Punishment or Consequence

As a teacher and a parent, I struggled with the idea of punishment.  What was its purpose?  When was it appropriate? 

For some it was not enough to correct behavior.  There had to be some way in which the child was punished, meaning that the child had to suffer in some way.  I could never justify that as an end in itself. 

Sometimes individuals, both children and adults, can only “learn the hard way”.  They will not be motivated to change behavior without some experience of suffering.  Those in authority take it upon themselves to provide the experience of suffering all too readily.  Thus we end up talking in terms of crime and punishment.  We have penal codes and institutions that describe and carry out the punishments for behaviors that society will not tolerate.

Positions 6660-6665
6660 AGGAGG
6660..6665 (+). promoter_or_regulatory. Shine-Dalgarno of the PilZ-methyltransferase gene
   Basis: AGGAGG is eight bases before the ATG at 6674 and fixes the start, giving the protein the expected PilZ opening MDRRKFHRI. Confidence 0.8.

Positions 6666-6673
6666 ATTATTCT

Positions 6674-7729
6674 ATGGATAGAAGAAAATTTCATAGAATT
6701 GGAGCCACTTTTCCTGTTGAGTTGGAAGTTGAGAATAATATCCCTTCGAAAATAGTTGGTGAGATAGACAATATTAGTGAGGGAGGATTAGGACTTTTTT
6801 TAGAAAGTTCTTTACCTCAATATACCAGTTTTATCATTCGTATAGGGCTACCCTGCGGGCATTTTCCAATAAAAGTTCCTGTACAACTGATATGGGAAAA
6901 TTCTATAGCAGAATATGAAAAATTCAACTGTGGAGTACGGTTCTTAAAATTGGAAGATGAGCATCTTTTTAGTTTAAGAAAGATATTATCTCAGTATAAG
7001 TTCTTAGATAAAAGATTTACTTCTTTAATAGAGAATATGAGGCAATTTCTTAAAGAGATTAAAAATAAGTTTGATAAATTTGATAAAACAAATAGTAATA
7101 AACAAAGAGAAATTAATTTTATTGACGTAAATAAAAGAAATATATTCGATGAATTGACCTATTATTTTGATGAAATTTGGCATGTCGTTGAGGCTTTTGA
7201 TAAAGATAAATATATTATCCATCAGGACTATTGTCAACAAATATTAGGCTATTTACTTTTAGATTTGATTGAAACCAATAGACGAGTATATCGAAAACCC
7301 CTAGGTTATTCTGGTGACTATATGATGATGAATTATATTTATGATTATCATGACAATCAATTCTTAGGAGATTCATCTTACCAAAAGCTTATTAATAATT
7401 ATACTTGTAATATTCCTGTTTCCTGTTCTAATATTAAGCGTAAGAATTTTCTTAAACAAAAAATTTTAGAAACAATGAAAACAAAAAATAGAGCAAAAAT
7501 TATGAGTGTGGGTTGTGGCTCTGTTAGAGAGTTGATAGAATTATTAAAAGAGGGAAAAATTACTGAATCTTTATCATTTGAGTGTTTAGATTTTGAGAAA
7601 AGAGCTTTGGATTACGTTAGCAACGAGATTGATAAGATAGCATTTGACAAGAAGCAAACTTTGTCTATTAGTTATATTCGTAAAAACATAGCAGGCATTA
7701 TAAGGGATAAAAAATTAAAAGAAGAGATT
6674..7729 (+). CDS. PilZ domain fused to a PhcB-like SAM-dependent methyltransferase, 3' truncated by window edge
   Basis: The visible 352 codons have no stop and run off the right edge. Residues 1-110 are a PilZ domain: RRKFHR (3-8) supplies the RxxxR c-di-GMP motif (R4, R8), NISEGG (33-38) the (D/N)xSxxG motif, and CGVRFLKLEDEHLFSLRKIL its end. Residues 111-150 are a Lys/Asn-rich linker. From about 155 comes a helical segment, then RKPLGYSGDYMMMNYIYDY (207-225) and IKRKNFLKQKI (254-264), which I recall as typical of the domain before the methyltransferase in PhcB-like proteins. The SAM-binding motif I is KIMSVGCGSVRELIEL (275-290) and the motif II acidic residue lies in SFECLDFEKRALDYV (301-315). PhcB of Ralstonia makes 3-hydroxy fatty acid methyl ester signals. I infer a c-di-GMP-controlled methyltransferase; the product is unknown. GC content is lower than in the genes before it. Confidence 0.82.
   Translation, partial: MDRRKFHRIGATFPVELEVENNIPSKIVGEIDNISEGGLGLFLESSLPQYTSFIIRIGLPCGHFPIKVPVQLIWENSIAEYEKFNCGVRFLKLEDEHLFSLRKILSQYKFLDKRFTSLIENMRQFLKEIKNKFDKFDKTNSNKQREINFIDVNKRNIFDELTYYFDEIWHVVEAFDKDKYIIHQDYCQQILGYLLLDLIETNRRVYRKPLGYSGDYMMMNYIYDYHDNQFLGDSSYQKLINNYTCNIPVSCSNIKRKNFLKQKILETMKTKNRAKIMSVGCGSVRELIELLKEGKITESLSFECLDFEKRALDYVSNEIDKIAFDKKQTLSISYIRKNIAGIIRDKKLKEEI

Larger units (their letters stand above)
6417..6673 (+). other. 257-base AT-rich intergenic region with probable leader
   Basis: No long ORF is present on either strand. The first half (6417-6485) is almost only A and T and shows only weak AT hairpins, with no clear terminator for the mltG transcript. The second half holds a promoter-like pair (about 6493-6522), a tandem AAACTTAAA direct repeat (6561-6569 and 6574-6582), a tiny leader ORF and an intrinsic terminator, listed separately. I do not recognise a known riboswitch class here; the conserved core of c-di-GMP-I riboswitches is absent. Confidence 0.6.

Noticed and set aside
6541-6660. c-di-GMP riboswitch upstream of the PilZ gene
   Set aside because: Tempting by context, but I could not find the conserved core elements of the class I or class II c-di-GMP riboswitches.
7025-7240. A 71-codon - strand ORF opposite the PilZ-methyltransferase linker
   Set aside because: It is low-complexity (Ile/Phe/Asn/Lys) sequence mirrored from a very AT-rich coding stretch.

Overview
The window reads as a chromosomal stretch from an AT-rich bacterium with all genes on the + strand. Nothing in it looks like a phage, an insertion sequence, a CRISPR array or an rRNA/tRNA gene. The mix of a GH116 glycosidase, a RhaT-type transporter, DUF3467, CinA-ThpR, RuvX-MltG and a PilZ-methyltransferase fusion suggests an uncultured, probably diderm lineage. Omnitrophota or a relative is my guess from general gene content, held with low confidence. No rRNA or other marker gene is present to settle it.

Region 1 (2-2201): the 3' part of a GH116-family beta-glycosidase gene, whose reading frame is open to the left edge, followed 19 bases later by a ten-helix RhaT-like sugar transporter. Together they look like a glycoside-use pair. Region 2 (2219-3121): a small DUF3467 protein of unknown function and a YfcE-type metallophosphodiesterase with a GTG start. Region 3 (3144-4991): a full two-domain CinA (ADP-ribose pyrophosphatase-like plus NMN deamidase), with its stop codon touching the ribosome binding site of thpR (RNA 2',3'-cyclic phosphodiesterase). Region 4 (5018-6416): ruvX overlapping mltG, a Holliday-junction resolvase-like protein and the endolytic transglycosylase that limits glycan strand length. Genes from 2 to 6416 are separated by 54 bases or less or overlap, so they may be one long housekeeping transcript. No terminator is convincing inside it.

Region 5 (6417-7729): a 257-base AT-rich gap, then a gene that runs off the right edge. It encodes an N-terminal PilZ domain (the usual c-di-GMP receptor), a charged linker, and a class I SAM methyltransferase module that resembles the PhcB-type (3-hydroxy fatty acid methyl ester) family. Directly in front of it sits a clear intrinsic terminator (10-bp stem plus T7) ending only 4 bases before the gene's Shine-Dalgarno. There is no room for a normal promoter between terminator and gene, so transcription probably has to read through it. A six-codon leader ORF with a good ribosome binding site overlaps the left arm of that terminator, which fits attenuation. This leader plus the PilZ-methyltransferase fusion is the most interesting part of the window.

I have seen teachers and parents who are actually venting their spleens rather than trying to correct the child under their care.  Their actions are governed by their emotions rather than the behavior of the child..

This gets transferred to our ideas about God. We worry about God’s punishment, we build up the idea of hell, we devise ways to punish people for their sins. 

The reality is that what we call God’s punishment is simply the natural consequence of our actions.  If a plague strikes a village because infected rats enter homes, that is a consequence of the actions of the diseased rats, not a punishment because there are heretics in the village. 

So much of our theology was developed centuries ago before we understood the causes of diseases, earthquakes, crop failures, etc.  What science has explained in terms of cause and effect we still tend to think of in terms of God’s punishment.  Our theology, in general, needs to catch up.  So do all institutions that confer authority on one person over others. 

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